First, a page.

THE MAGIC HUMMING BIRDPROGRAMME LINKSFOLLOW-UP4. Listening and applying knowledge andunderstandinga) Internalising soundsProgramme 1: feeling the beat; recognising pitch;programme 2: pitch jumps and walking up and down the scale; singing shapes to ‘da’;programme 3: recognising repeats, using two notes;programme 4: recognising an ostinato;programme 5: identifying intervals;programme 8: feeling rhythm change; recognising percussion instruments by sound;programme 9: vocal improvisationProgramme 6: internalising jumping patterns to develop awareness of intervalsb) Combining elementsProgramme 2: drawing phrase shapes;programme 3: copying a vocal pattern;programme 4: listening for and singing small steps;programme 5: tune and rhythm;programme 6: tune shape;programme 6: irregular rhythms;programme 7: rhythm and beat; tune and accompaniment; fast and slow;programme 8: sliding notes; walking note patternsProgramme 1: using pitch and rhythm;programme 2: recording pitch shapes; making accompaniments;programme 3: high and low patternsc) Different ways of making soundsProgramme 1: shaking and tapping;programme 3: mouth sounds;programme 7: sliding;programme 8: rain soundsd) How music is usedProgramme 1: Hopi corn dance: music for dancing in circles and lines;programme 5: Hopi butterfly dance: for times of celebration;programme 6: Pachelbel’s Canon – ground bass and ostinato;programme 7: Dance for entering the kiva;programme 8: Dance for leaving the kiva;programme 9: Comanche danceLinks to QCA schemes of workUnit 1: Ongoing skillsAll programmes support this unitProgrammes 1, 3 and 9: using voice in a variety of ways;programmes 4, 6, 7, 8 and 9: singing techniques;programmes 1, 2, 7, 8 and 9: musical elementsUnit 5: Taking offProgrammes 1, 2, 3, 4, 5, 6 and 7: pitch;programmes 1, 2, 3, 4, 5, 8 and 9: structure7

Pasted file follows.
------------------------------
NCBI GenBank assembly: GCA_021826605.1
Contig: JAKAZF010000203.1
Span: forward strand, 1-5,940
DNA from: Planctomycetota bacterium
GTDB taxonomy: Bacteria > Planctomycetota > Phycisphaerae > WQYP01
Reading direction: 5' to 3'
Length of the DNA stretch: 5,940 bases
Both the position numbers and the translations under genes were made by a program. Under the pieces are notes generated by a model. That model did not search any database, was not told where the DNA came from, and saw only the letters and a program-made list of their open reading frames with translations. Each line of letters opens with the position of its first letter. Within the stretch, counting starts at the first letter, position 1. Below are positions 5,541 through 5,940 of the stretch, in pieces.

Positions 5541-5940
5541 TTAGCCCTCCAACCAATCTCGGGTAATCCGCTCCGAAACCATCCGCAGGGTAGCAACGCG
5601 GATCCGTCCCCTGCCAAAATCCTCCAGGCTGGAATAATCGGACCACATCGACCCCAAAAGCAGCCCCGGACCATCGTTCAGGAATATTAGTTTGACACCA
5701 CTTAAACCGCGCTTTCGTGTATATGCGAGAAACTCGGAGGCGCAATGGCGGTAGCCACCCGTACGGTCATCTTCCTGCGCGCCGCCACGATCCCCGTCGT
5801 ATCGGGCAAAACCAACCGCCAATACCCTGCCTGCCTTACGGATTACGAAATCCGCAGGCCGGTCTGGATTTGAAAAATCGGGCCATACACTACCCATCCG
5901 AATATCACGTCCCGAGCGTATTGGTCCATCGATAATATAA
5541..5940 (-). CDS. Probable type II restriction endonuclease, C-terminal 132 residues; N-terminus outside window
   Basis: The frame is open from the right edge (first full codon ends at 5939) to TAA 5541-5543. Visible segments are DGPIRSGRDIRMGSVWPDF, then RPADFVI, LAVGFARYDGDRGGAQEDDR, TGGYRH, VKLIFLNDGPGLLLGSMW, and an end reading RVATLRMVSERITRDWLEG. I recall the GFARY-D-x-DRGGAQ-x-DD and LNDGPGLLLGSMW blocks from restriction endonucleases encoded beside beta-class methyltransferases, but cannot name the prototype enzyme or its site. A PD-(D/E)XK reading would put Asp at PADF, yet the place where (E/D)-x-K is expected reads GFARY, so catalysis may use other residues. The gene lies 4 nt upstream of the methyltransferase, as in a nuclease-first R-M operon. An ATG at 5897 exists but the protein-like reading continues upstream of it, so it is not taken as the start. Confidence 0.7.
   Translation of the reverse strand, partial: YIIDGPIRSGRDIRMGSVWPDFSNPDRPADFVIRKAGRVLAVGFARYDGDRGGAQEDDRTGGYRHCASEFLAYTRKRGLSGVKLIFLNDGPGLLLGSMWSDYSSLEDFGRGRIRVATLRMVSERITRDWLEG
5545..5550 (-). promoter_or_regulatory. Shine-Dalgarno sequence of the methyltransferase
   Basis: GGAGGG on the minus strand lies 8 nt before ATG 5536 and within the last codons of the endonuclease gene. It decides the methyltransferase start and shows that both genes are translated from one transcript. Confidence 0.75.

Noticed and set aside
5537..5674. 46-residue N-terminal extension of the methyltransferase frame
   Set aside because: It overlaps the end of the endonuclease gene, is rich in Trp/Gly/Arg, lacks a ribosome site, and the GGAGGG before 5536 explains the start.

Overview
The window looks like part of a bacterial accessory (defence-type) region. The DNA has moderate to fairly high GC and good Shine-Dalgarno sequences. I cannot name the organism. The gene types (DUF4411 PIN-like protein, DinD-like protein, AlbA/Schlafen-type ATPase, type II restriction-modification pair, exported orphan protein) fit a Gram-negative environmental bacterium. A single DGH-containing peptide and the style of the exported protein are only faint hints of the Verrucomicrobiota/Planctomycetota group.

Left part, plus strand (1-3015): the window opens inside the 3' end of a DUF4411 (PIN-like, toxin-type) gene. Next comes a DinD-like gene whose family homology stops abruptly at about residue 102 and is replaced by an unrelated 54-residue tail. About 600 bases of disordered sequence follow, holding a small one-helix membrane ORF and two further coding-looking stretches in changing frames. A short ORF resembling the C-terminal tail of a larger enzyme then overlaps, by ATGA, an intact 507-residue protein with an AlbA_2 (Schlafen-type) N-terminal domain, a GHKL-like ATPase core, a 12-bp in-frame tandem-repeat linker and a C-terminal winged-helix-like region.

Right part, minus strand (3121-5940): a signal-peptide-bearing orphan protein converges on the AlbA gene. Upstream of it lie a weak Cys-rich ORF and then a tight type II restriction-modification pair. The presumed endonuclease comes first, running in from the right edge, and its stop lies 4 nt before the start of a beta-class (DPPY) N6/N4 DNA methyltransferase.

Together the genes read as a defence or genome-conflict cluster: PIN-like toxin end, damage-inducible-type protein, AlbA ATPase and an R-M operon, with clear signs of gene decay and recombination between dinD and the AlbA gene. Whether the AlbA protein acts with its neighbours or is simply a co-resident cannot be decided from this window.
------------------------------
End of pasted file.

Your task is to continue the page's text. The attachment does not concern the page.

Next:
Programme1Fly, golden eagleFocusSteady beat and phrases.Main song‘Fly, golden eagle’.Notes for the songE F# G A B.You will need.Drums; shakers and bells forthe Resource unit (see page 5for ideas).Story lineTwo children, Kaya and Elu, andtheir family are the only peopleleft in the village of Oraibi. Allthe other families have left theBlack Mesa (a hill) because therehas been no rain and there is nocorn left to eat.1Before the programmeLook at the songs and talk about Native Americans.What do the children already know? Look at thewords to ‘Fly, golden eagle’ and prepare the words of the firstverse and the chorus.What we will be doingLearning song: ‘Fly, golden eagle’ Listening to verse 1 and the chorus, then tapping the steadybeat while listening again. Listening to the first two phrases of the chorus (bars 11-14),then singing them. Listening to the third and fourth phrase of the chorus (bars15-18). Singing the whole chorus. Learning the first two phrases of verse 1 (bars 1-5). Listeningto the second part of verse 1, then singing it (bars 6-10). Putting verse 1 and the chorus together.Activities: ‘Fly, golden eagle’ Listening to the call of a golden eagle and imitating it vocally. Tapping the steady beat of the song. Identifying the five notes that make up the tune E F# G A B.Resource unitActivity: ‘Fly, golden eagle’Listening to an instrumental version of ‘Fly, golden eagle’;identifying the beat and joining in quietly with drums, shakersand bells – keeping with the beat (not the rhythm of the words!). Practise the first verse and chorus of ‘Fly, golden eagle’. Prepare the words of the second verse. Talk about the words‘abandoned’ and pueblos (see Background information onpage 3). Gather together as many drums, rattles, shakers and bells asyou can find or make. Preferably find/make one for each childin the class. A few grains of rice in a sealed tin jar or yoghurtpot will work well as a shaker, while an upturned cardboardbox will act as a drum. Set up a steady beat on a leadinstrument. Invite the children to join in with you, one afterthe other. Decide on a starting signal and a stopping signalbefore you begin, and encourage the children to play quietly,so they can still hear you. Ask for volunteers to set up a beatfor the rest of the class to follow. Play the game several timesover a number of sessions and encourage the group to use avariety of paces (fast and slow). Working in threes, make up a simple ‘joining in’ piece using adrum, shaker and bells. Use tuned percussion and/or recorders as the children tryto work out the tune to the phrase ‘Fly, golden eagle’.The notes are G A B A G E. More able groups may like toadd a drum-and-shaker accompaniment and play the phraseover and over again (an ostinato), taking turns to play it ondifferent tuned instruments. Listen again to the Hopi corn dance at the end of theprogramme. Make up a simple circle/line dance to go with thetune – or make up your own corn dance to the music that youhave made together.Listening music: ‘Hopi corn dance’ Listening for the drums, jingle bells and shakers in the song. How is it the same as the song that the children have justlearnt (played on drums, shakers and bells)? How is it different to the song they have just learnt (e.g. the beatis not always steady; it is sung by men’s voices; unfamiliar tune)?8Follow-up ideasStory link ideaAsk the children to write a few sentences to describe the drydesert area where the story takes place. Encourage them to usewords from the songs to help increase their vocabulary.